## Naive Matrix Multiplication in Clojure

I recently started reading *Algorithms, 4th Edition* by Robert Sedgewick and Kevin Wayne. The main goal is to refresh myself on common algorithms and data structures. I came across an interesting problem at the end of the 1st section.

The goal of the exercise is to implement the following API for dealing with matrices:

`static double dot(double[] x, double[] y)`

`static double[][] transpose(double[][] a)`

`static double[][] mult(double[][] a, double[][] b)`

`static double[] mult(double[][] a, double[] x)`

`static double[] mult(double[] y, double[][] a)`

Implementing this API in an imperative language like Java would be easy enough. And there are a plethora of examples on the web on how to do just that. I wanted to challenge myself and take a functional approach to this problem. My language of choice was Clojure. I’ve dabbled with it before and have always enjoyed it.

*Warning: I don’t claim/pretend to be a Clojure expert. I’m sure there are more elegant ways to solve these problems.*

Let’s tackle these methods one by one.

### Dot Product

The first method `dot`

is for computing the dot product.

```
(defn dot
"Vector dot product"
[x y]
(reduce + (map * x y)))
```

We use the map function to multiply the vectors element by element. This will produce a sequence of products. We then use reduce to sum up that sequence.

### Transpose

`transpose`

flips a matrix over its diagonal.

```
(defn transpose
"Transposes matrix"
[a]
(apply map vector a))
```

We use apply to *apply* `(map vector)`

to the rows of `a`

.

#### Explanation

Let’s say we had a 2 X 3 matrix:

`[[1 2 3] [3 4 5]]`

Let’s pull out those rows into two separate vectors and call `(map vector)`

on them

`(map vector [1 2 3] [3 4 5])`

The result would be:

`([1 3] [2 4] [3 5])`

We now have 3 rows and 2 columns.

##### Wait What?

vector is just a function that creates a new vector with the arguments passed to it.

We call map to map the *vector* function to the two vectors. The *map* function consumes the items of the vectors in parallel.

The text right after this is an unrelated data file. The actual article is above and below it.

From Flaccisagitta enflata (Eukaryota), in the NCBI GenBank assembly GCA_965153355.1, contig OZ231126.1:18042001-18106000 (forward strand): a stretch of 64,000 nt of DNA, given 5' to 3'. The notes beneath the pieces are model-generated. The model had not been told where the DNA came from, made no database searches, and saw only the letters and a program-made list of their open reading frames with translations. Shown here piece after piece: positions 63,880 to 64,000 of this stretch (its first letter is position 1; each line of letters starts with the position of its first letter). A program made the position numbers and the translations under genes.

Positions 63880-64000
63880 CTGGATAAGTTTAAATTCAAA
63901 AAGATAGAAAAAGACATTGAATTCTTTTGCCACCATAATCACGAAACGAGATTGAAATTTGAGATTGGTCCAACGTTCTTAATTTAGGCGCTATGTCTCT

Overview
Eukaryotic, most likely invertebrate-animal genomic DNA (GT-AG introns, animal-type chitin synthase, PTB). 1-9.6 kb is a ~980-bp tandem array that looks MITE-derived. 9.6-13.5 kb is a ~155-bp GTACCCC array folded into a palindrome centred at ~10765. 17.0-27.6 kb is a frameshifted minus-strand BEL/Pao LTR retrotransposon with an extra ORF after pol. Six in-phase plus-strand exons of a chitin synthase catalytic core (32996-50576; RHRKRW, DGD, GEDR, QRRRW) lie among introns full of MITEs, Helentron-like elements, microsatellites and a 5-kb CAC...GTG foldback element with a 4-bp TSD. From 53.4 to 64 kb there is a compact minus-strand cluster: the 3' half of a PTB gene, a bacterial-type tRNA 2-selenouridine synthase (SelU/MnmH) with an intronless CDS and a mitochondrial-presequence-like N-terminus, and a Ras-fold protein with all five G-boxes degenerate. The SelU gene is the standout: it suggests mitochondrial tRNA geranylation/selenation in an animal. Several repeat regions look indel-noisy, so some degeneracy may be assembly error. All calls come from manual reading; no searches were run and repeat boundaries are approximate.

Essentially we’re doing the following when we call `(map vector)`

on the two vectors:

`(vector 1 3)`

`(vector 2 4)`

`(vector 3 5)`

The issue is that our matrix isn’t represented by two standalone separate vectors. This is why we need *apply*.

`(def a [[1 2 3] [3 4 5]])`

`(apply map vector a)`

Result: `[[1 3] [2 4] [3 5]]`

### Mult (Matrix-Matrix)

`mat-mult`

is for multiplying two matrices.

In order to multiply two matrices, the number of columns of the first matrix must be equal to the number of rows of the second matrix. We check for this with a `:pre`

condition.

```
(defn mat-mult
"Matrix-Matrix product"
[a b]
{:pre [(= (count (nth a 0)) (count b))]}
(vec
(->> (for [x a
y (transpose b)]
(dot x y))
(partition (count (transpose b)))
(map vec))))
```

#### Explanation

Let’s ignore the thread-last macro (`->>`

) for the moment.

The for allows us to create a list comprehension. You may be familiar with this concept if you’ve programmed with Python.

In this case we’re creating a nested list comprehension. The resulting list will essentially be the pairings we need to perform dot product on from matrix *a* and the transposed matrix of *b*.

i.e.

`(dot *The first row of A* *the first column of b*)`

The resulting list will be a single flat sequence. We need to use partition to separate out the rows. This is based on the number of rows in the second matrix *b*.

Finally we call *vec* on each of these rows to convert them from lists to vectors.

Going back to the *-»* macro. This allows us to thread an expression through multiple forms. In this instance we’re threading the flat sequence we get back from the list comprehension through *partition* and *map*.

The outermost *vec* call just converts the list of vectors into a vector of vectors.

### Mult (Matrix-Vector)

`mat-vec-mult`

is for getting the product of a matrix times a vector.

```
(defn mat-vec-mult
"Matrix-Vector product"
[m v]
(mat-mult m (vector v)))
```

### Mult (Vector-Matrix)

`vec-mat-mult`

is for getting the product of a vector times a matrix.

```
(defn vec-mat-mult
"Vector-Matrix product"
[v m]
(mat-mult (vector v) m))
```